College employee works to get students government benefits

The Clackamas Print sat down with Helen Paz, the benefits navigator at Clackamas Community College, to talk about the benefits students can get if they need some help.

Helen Paz is the Benefits Navigator for CCC’S Academic Foundation department. Photo courtesy of Helen Paz.

The Clackamas Print: When did you first come to CCC?

Helen Paz: As an employee? I didn’t go to school here, unfortunately. I started at CCC in the fall of 2012. I’ve been here a while. I initially started as a GED instructor with the skills development department.

TCP: What do you do as the benefits navigator?

Paz: A lot of students don’t know that there are benefits like government and community college state benefits that belong to you. So maybe you’re struggling with hunger or buying groceries, let me find a connection for you. Or maybe you’re struggling with paying some utilities or finding low cost utilities or rent, any of that stuff, childcare. It’s just a wide variety of things that I can help students locate, to help alleviate some of the stressful financial burdens or childcare burdens, so they can actually stay.

TCP: What are students already accessing? 

Paz: A lot of students may be working already with some services and maybe they got connected with SNAP. But now you’re realizing that [you] can’t afford internet, or [you] don’t have a way to get to the college. There are other benefits that you qualify for. So students could come to me, and I’d tell you something like, “Hey, you’re on SNAP, well, you qualify for a low cost Wi-Fi,  XFINITY for like $9.95 a month, let’s get you on that. So if you’re on SNAP, we can sign up on that. And, you know, maybe pay for some books, or pay for some clothes related to your job, like you need a polo shirt for your job. 

TCP: Was there anything about being a GED instructor that made you want to do the job that you currently have?

Paz: I love instructing. My entire career, I’ve had a teaching position, but it’s been in many different forms. And it’s always about helping people. When I started teaching GED, I quickly realized that my students had a ton of different things going on that weren’t allowing them to focus. So one of them being hunger, I made sure to always bring snacks and talk about how chewing is really important for thinking. I don’t know if you’ve ever heard the whole gum-chewing theory. Like, I don’t know if it’s necessarily true, but it got people to eat in class so that we can focus on other things like math. And then it just, I mean, it went from there. I taught from 2012 up until the pandemic hit.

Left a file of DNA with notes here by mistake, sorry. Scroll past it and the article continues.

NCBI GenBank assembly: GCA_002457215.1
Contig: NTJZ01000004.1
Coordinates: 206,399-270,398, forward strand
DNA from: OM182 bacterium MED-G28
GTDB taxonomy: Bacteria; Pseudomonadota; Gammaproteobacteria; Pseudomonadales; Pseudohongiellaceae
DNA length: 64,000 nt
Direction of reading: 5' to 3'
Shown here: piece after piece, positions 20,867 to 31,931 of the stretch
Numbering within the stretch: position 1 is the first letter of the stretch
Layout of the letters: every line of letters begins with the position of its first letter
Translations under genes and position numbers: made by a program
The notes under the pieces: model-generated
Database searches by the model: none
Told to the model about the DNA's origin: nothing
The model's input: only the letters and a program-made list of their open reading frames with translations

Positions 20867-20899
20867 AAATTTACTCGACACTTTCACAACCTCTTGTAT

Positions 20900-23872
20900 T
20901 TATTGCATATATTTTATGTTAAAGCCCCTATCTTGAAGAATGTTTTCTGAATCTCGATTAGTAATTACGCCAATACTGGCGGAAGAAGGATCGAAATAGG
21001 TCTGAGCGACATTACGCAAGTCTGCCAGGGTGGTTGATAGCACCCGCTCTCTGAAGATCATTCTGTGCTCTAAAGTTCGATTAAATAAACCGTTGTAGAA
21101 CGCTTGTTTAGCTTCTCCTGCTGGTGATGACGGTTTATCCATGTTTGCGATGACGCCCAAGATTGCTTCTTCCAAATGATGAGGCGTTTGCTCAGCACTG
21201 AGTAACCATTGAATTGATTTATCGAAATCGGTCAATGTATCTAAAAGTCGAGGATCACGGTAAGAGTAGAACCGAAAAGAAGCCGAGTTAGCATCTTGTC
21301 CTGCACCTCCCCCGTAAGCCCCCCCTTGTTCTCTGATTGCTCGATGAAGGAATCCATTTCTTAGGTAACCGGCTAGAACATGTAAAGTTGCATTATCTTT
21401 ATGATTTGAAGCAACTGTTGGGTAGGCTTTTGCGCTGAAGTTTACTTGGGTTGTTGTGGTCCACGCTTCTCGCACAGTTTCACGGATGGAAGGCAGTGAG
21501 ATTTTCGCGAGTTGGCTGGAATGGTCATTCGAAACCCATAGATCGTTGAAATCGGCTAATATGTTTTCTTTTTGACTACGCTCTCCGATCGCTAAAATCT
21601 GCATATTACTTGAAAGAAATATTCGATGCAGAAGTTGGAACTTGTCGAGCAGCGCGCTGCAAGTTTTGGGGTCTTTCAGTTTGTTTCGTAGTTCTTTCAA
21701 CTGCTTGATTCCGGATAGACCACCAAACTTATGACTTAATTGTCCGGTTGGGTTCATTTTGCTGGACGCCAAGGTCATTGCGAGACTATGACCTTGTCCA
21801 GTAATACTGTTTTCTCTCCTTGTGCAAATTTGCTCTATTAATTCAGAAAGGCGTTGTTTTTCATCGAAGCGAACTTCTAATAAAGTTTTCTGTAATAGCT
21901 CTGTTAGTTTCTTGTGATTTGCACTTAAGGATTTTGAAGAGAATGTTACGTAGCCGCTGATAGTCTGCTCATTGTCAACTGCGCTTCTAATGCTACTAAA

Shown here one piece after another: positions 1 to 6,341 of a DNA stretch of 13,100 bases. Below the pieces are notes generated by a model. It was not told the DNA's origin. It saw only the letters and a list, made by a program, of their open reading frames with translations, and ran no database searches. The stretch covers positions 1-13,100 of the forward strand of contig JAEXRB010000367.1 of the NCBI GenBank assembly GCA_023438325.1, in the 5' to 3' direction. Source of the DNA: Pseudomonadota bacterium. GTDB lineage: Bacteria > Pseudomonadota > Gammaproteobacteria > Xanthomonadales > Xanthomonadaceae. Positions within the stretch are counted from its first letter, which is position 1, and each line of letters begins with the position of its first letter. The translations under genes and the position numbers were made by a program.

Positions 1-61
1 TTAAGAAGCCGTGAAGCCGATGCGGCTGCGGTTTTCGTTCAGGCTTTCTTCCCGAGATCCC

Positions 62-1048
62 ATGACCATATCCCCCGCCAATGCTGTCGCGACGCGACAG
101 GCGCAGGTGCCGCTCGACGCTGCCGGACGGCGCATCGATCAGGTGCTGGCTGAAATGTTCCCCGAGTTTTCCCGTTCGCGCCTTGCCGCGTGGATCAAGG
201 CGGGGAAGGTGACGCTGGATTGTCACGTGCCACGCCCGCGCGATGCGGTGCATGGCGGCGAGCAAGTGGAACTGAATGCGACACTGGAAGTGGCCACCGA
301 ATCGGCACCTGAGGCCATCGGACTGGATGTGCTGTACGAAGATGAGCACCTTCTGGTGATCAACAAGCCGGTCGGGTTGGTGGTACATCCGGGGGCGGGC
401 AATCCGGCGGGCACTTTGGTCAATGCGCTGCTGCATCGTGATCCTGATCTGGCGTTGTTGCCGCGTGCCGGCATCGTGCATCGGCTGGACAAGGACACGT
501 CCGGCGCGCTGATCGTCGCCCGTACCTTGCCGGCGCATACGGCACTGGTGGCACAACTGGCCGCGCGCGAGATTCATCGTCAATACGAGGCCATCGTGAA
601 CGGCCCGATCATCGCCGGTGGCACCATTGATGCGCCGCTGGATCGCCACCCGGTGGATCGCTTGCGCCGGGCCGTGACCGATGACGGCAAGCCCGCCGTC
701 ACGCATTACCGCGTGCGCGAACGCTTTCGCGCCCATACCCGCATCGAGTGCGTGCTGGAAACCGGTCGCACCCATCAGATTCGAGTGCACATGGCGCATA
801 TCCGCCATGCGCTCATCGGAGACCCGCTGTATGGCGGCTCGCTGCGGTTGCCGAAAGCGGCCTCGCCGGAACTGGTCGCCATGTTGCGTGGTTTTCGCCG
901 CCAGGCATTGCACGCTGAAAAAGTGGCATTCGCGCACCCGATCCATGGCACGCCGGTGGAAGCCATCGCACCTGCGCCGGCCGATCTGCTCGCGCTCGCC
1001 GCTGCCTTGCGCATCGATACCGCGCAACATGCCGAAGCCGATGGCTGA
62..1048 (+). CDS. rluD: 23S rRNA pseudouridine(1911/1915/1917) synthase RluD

TCP: How can students get in touch with you?

Paz: There’s a couple of ways. We’re currently working on a survey link for people to express to me their situation, and then it gets submitted to an email, and then I write it back. But while we’re working on that, there is an email that anybody can reach me. It’s And then my school email is And then my telephone number, my extension is 594-6180. Any time anybody wants to get in touch with me, they can get that way for now, and there will be an update in the process as well.

TCP: What do you hope to accomplish in your position?

Paz: I would like to be part of a system that is clear for students. So when they come in, they realize there are all of these benefits. 

TCP: How many students do you think are in need of resources?

Paz: Oh, quite a bit, a large percentage of Clackamas, I couldn’t even give you a number, right, because that would be misleading. But there are quite a few students who probably don’t know, or access as much as they could. So I’m looking for the percentage of students that have the zero to some, so we can again, get them more, but I’d be willing to say that a large percentage of students at CCC would qualify or need some sort of assistance, and maybe they’re just too proud to ask or talk about it. Or maybe they don’t even perceive it as a problem.

TCP: What are your ideas for reaching those students who don’t know where to go for resources? 

Paz: So I continue to invite myself to these meetings where I don’t belong. I try to connect with, you know, I count on maybe ASG, for y’all to help me a little bit when we’re on campus. Hopefully, that comes back soon. And there’s, you know, some plans for some fliers, as many as possible. 

This interview has been edited for length and clarity.

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Connor McCoy